A Senseless Ultimatum

Oct 08, 2021 838

BY: Brown James, Deputy Executive Director

If one lives in America, then they have a day off work every year on the second Monday of October. However, the reason for the day off depends on where you are in the U.S.  Historically, the day off was attributed to observing the long-established holiday of Columbus Day. But in more recent times, the day off has increasingly been for observing what is called Indigenous Peoples’ Day.

Unsurprisingly, or perhaps to one’s surprise if they are not fully accustomed to a healthy dose of American stubbornness and discourse, the confliction of these two holidays has been a large source of anger and discontent over the past decade.

To be brief, Columbus Day was set forth to honor the shared immigrant experience in America. Its founding was sparked in 1891 by the lynching of 11 Italian Americans in New Orleans, which is still presently the largest mass lynching in American history. In the nearly 129 years since Columbus Day began, the holiday has evolved into a crucial fixture of the Italian American community. Thus, one can be forgiven for saying, in modern times, Columbus Day functions as a de facto celebration of Italian Americans and their numerous contributions to the U.S.

On the opposing side of the second Monday in October is Indigenous Peoples’ Day, which is a far younger holiday, but one of equal importance. Like Italian Americans, Indigenous Peoples were historically mistreated by the U.S. government, and the public at large. Whether it was being removed from ancestral land, having their villages burned and pillaged, or just being plainly murdered, Indigenous Peoples have suffered plenty of atrocities since America began moving westward from the 13 original colonies. It goes without much argument that there should be a day of recognition for this culture and its people. However, there is an argument to be had as to when that day of celebration ought to be.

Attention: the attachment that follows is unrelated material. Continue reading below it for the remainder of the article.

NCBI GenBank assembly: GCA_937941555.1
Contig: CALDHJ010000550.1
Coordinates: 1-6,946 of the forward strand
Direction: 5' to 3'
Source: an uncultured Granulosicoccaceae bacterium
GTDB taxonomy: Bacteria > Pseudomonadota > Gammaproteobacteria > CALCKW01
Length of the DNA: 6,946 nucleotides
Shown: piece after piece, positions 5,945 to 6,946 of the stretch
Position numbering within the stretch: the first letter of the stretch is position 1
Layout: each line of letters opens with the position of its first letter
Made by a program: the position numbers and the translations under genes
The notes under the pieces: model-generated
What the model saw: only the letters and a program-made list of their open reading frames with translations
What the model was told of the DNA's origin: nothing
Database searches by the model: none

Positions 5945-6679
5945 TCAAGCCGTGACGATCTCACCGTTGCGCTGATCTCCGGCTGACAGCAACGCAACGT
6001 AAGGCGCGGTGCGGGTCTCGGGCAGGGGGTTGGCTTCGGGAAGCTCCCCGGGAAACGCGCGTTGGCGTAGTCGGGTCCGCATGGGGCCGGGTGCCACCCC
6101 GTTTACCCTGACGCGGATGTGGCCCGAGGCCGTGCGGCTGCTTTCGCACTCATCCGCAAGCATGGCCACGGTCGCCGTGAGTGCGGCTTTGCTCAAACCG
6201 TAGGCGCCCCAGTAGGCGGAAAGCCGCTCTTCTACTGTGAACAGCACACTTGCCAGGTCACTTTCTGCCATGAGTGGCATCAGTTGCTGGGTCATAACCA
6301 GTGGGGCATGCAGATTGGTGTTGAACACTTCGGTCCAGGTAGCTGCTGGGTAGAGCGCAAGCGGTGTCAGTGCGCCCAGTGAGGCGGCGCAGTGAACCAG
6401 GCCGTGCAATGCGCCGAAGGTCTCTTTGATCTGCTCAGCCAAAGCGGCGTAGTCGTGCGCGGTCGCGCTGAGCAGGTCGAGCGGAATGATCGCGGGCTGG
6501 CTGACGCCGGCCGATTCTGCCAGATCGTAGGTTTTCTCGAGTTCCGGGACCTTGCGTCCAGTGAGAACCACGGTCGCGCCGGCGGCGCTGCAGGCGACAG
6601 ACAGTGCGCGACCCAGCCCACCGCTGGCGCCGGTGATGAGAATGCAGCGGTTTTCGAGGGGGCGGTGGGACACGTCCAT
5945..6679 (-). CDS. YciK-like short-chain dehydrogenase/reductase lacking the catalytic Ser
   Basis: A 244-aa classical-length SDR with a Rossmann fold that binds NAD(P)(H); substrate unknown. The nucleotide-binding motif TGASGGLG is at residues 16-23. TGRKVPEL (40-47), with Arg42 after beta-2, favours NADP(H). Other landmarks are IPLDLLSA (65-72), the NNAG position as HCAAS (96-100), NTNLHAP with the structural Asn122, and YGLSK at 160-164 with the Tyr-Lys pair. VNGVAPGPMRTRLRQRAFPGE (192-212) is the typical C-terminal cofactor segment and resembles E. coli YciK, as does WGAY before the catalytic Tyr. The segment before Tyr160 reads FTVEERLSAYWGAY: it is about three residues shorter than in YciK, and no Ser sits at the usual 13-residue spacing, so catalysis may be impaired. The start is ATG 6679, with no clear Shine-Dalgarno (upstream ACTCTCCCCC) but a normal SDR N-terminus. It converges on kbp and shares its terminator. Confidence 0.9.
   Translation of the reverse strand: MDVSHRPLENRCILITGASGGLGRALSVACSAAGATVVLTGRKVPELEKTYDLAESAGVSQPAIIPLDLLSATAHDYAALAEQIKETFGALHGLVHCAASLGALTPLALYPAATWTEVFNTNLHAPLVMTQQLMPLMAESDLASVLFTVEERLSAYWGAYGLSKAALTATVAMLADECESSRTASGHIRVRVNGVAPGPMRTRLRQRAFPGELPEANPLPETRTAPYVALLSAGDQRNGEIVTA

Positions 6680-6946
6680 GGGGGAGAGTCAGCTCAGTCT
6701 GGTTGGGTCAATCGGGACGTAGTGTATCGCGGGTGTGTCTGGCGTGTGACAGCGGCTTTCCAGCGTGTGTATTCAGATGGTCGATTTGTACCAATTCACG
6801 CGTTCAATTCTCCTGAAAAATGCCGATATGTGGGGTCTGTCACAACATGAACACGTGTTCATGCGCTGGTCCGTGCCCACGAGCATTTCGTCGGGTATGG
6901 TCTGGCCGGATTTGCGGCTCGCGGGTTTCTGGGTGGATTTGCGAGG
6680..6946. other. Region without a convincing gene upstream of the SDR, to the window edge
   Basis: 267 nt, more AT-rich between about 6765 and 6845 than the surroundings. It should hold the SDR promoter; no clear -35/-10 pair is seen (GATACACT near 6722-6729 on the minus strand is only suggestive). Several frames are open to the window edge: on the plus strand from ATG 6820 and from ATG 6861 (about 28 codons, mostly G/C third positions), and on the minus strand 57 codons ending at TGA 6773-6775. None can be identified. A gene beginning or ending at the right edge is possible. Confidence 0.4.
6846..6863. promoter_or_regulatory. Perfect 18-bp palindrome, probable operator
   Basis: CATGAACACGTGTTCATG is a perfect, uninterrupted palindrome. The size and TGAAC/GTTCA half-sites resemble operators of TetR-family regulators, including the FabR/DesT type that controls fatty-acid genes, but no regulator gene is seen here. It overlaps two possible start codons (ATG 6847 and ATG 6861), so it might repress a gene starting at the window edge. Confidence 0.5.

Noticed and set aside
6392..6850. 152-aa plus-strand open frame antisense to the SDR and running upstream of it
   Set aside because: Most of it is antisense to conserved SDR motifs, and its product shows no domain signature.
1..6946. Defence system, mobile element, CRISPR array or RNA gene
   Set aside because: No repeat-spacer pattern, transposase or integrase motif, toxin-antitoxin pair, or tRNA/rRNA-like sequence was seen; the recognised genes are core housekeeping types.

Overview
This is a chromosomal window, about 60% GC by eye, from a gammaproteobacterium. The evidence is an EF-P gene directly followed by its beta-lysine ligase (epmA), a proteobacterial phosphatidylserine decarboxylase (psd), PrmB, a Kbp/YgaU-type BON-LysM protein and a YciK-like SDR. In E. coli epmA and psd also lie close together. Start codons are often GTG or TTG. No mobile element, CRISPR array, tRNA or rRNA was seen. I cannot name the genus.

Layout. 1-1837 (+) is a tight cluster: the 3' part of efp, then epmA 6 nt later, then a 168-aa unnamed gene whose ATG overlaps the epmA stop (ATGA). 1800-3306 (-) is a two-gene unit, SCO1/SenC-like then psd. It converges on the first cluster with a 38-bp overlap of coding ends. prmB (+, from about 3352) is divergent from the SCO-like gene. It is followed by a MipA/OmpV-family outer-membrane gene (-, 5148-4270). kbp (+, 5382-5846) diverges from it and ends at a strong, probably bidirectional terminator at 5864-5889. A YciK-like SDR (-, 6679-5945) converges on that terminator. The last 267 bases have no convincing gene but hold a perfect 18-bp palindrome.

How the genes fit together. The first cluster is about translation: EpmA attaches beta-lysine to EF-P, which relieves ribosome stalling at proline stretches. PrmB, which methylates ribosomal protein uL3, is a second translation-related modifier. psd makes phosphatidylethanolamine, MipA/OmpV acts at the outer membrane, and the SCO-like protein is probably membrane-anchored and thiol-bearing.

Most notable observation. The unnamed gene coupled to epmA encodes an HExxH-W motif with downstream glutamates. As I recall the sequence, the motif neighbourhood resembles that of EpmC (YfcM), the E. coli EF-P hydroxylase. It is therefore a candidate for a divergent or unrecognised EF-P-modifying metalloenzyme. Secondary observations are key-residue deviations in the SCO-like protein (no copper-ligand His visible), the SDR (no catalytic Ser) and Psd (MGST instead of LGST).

America takes pride in being a “melting pot” of cultures. It has not always been perfect, nor will it ever be, but this core ideal remains a cornerstone of American society. It is in this light that the entire topic of Columbus Day versus Indigenous Peoples’ Day becomes so clearly asinine. There are 249 business days in the United States that have not been designated with a federal holiday, yet every year there is a massive collision between those who support Columbus Day and those who support Indigenous Peoples’ Day. If it seems ridiculous, it’s because it is.

Indigenous Peoples’ Day can, and should, be celebrated, but it does not have to come at the expense of Columbus Day. The assertion from countless public officials has seemingly been that there can either be Indigenous Peoples’ Day, or there can be Columbus Day, but there cannot possibly be both. Such a mindset only serves to drive the societal wedge of partisanship even deeper into the core of America.

Columbus Day has been in its present spot on the calendar since 1971, and has been celebrated since 1892. There will always be new holidays to add to the calendar, and Indigenous Peoples’ Day is no different. Let the holiday celebrating the natives of North and South America be placed on the first or third Monday of October, or any other day that is not Columbus Day. There is room enough for everyone in America, but there is not much space left for added division.

SOURCE: National Columbus Education Foundation

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